When presented with instrumental music described as progressive rock and lauded by Internet as "great," one becomes immediately skeptical. Is this yet another band that's fallen headfirst into the gears of the mindless Internet praise machine or is this something that's actually worth a listen to? With the endless amount of instru-metal bands floating around out there on the Internet, it's so easy to get jaded with the genre in an extremely short amount of time. Fortunately, Polyphia stands head and shoulders above their contemporaries in what I can only describe as instrumental progressive rock that sounds like Michael Jackson and Nobuo Uematsu got together to write a sexy Final Fantasy soundtrack that doubles as baby makin' jams… or the music to the end of a perfect day under a setting sun. It depends on your mood and company, I suppose.
Polyphia has two speeds on Muse: songs that are going to make you feel introspective and romantic and songs that are going to make you wish you could play along with them because they're just so damn funky. The former takes one a pretty wide range of emotions, from the soaring "87" to the melancholy and clouded-eyes-toward-the-horizon styles of "Memory" and "Mood Swing." These songs are pretty strategically placed all throughout the album to break up an otherwise upbeat listen, knocking the listener back down to Earth if only for a moment to prove that the band's writing style can easily paint a picture in your mind if they chose to do so.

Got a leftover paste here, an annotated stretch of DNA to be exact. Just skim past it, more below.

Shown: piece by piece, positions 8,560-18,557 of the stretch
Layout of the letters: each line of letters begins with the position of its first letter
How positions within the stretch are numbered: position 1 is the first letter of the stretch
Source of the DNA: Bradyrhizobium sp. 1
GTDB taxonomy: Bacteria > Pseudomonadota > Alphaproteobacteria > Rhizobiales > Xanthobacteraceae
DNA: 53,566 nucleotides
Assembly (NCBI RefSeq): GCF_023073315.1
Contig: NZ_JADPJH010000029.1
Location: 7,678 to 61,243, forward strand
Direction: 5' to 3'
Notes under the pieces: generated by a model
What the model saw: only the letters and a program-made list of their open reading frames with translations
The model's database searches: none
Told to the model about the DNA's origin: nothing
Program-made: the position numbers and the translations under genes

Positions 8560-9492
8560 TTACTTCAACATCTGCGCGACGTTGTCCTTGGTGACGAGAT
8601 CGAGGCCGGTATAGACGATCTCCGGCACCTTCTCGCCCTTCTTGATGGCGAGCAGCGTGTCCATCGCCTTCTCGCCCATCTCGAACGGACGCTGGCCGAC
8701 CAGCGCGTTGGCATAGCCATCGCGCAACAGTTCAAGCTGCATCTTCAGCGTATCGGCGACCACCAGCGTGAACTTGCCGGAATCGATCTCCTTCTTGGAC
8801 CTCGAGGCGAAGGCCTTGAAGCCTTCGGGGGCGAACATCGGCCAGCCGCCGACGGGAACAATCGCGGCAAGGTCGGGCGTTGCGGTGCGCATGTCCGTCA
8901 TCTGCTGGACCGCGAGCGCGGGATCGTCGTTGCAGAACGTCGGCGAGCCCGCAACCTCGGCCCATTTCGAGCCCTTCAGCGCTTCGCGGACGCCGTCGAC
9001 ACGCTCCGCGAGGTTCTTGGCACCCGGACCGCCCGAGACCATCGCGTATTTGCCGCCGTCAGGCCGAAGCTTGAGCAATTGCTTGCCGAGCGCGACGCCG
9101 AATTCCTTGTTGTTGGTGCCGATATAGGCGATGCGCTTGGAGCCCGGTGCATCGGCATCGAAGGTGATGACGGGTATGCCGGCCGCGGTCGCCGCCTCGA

Then, with the latter in the above explanation, you've got songs like "Champagne" and "James Franco," which draw the Michael Jackson comparison. The songs are just unbelievably groovy in the most non-stereotypical way you can think of. Remember the upbeat, shuffle-laden type songs from games like Sonic way back when? Think of these songs like that with the most unbelievable melodies you're going to be shocked nobody has thought of up until this point. These are going are going to be stuck in your head and you will be humming them in public, more than likely also dancing like an idiot in some form or another.
Muse also has some killer guest guitar solos, ranging from Disperse's Jakub Żytecki to Intervals' Aaron Marshall an just about everyone in between. It's worth noting it was a smart move on the band's part not to load up every song with guest solos, or any solos at all sometimes, to avoid having a finished product that reads less like a coherent work and more like a slate for musical masturbation.
Basically, if you're looking for some really great instrumental music that stays away from the pitfalls of modern instrumental metal and will not be leaving your rotation anytime soon, grab Muse. Or if you're looking for a few songs to hum madly to yourself throughout your daily life because they simply will not leave your head… again, this album right here. Get it.